5. Traditional Architecture in the Southwestern Region
Traditional architecture in Nigeria find it’s root when some towns emerged as meeting points for wandering immigrants who used any favorable locations as spiritual or cultural bases for subsequent territorial expansion. As regards the Yorubas, ile Ife in osun state became spiritual impetus for the establishment of widening empires. The basic house walls and perimeter walls were often made of mud, and roofs in the towns were built of mud, grass, matting or corn stalks. Until the early twentieth century, most of the compounds as well as the Oba's palace were roofed with thatch. (Adedokun. 2013). The thatched roof was subsequently replaced by zinc and aluminum roofing sheets.
In the Yoruba zone, the people lived in compounds each of which had a large house set in a square-shaped space bounded by a high wall. Some were more than a half-acre in size and provided living space for a large family and kinsmen. There was only a single entrance (Fig 2). The interior spatial organization is usually of a divided numerous typical size rooms. The climatic condition, human physiology and geography led to the development of a high pitched or steeped thatch-roof and mud houses of the South (Awotona ,1986: 55).
6. Assessment of Aesthetics in Yoruba Traditional Architecture
The house form ranges from single family house on one plot to large complexes with many apartments, housing different families. The Yoruba house form is a rooming house where by definition; the building is divided into separate rooms. This house form represents the more traditional lifestyle in West Africa in general and Yoruba cities of Nigeria in particular. The room is the unit of accommodation in a rooming house of Yoruba culture and it is multi-habited by extended families. It has an open plan whereby residents live in full view of one another; however, this does not mean that they do not have some privacy. Several literatures on housing in the Third World or developing countries have concluded that housing for the urban poor in sub-Saharan Africa has been made largely possible through multi-habitation (Amole et al., 1993). Schlyter (2003) described multi-habitation as a way of coping with poverty and that by means of this concept more people benefit from urban services than was planned, and that by sharing water, toilets and roads, services become affordable for the poor in cities of developing countries.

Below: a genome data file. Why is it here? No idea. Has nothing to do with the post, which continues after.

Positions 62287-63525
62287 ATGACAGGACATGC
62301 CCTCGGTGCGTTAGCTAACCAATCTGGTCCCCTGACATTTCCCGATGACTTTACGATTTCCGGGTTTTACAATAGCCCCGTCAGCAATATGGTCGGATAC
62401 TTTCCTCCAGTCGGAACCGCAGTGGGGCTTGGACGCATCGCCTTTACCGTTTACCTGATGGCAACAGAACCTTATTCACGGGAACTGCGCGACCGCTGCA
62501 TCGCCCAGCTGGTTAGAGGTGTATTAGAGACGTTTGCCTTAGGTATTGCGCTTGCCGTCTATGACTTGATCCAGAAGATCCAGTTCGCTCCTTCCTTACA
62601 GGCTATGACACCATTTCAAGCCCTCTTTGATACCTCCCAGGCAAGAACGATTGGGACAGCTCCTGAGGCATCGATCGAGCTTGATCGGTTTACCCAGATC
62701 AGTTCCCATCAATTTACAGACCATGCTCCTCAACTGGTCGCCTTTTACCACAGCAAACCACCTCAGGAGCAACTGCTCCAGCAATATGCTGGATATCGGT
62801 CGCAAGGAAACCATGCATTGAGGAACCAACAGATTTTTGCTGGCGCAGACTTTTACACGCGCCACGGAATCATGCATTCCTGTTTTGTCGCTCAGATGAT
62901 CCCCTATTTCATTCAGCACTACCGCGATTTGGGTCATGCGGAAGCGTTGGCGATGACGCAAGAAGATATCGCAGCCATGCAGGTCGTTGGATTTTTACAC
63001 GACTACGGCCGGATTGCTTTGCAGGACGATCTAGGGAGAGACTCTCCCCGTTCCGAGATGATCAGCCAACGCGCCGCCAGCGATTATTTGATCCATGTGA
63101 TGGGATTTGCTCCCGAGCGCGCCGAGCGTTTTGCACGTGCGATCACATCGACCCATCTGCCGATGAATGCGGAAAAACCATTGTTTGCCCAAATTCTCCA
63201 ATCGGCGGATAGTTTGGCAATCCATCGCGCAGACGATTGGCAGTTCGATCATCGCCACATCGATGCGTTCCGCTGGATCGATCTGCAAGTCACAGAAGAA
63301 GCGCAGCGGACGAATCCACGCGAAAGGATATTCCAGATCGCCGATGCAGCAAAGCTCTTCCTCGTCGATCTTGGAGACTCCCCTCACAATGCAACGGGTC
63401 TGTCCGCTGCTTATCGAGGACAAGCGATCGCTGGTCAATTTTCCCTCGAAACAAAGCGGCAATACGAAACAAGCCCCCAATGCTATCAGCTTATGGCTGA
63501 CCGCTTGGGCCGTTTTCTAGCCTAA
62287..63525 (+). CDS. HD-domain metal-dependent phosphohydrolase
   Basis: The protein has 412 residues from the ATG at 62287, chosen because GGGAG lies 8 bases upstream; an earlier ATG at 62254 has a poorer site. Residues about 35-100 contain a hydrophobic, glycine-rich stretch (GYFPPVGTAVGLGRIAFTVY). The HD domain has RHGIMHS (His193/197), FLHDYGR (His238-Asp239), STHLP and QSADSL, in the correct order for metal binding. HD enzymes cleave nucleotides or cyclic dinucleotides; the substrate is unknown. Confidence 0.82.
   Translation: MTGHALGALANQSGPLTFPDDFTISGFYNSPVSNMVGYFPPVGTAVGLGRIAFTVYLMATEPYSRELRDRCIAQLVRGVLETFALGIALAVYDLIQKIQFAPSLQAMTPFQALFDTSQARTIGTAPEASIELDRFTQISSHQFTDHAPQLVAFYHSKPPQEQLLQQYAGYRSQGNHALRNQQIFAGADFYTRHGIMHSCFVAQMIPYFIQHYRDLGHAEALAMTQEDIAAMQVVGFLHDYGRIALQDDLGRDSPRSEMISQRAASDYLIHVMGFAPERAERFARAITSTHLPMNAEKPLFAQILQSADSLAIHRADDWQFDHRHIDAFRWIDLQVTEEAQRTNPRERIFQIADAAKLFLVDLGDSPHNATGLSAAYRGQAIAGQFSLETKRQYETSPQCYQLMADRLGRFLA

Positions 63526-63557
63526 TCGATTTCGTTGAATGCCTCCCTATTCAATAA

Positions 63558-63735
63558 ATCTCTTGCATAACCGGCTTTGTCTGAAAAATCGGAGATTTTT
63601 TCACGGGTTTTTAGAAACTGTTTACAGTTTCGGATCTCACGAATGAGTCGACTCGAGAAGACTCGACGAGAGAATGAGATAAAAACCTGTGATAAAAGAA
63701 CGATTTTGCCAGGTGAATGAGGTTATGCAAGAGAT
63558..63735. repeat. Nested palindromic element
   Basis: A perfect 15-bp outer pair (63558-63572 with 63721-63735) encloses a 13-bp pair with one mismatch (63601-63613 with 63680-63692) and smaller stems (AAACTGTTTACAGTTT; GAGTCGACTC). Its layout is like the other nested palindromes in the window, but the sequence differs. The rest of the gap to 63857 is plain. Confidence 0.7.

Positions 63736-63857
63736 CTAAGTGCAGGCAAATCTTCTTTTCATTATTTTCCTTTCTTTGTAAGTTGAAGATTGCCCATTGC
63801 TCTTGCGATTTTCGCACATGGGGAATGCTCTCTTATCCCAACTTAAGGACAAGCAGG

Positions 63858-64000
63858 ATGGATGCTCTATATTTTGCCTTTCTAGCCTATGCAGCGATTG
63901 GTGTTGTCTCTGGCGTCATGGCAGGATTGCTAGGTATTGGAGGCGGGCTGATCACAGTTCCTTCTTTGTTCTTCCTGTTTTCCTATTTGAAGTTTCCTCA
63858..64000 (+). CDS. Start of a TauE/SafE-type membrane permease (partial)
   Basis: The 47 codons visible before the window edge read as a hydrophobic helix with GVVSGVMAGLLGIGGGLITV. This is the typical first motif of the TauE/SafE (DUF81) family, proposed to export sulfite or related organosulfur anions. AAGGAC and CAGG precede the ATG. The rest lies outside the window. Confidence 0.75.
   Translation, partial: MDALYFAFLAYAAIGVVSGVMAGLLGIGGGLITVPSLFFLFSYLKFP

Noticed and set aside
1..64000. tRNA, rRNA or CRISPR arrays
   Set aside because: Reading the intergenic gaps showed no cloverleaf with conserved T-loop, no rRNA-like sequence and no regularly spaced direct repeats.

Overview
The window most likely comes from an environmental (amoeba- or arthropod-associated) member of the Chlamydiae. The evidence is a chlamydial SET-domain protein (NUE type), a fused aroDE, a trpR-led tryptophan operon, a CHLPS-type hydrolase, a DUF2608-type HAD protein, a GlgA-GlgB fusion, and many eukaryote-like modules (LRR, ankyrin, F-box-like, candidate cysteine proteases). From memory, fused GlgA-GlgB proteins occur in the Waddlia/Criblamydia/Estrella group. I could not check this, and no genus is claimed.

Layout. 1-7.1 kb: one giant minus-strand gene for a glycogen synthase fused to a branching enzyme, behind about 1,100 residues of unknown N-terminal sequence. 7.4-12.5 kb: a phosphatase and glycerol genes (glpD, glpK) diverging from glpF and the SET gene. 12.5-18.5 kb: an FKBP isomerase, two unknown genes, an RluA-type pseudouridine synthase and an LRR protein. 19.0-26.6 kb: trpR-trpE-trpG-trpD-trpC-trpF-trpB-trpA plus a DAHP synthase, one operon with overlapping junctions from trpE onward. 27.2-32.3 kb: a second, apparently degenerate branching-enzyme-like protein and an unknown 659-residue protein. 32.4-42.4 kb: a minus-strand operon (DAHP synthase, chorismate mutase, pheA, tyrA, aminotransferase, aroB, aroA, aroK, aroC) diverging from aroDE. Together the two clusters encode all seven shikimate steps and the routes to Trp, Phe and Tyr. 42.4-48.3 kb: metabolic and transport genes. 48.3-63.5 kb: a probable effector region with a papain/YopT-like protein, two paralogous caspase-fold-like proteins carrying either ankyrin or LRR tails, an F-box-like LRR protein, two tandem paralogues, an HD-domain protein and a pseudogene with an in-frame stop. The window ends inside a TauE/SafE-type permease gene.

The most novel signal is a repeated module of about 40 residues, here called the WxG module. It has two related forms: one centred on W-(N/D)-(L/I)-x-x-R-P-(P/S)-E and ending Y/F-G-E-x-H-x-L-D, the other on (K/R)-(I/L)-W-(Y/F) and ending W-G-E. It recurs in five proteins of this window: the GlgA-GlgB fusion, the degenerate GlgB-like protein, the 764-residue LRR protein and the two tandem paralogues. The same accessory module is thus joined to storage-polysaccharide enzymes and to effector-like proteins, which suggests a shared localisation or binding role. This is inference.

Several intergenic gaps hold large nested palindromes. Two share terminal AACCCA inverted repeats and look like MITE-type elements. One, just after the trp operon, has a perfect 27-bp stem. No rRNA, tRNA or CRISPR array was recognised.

Yoruba’s compound, as a whole is clearly functional, evident from the various lucrative activities going on in them, and how easily they connect. The compound is purposely designed to meet the various functions, according to the needs of the people.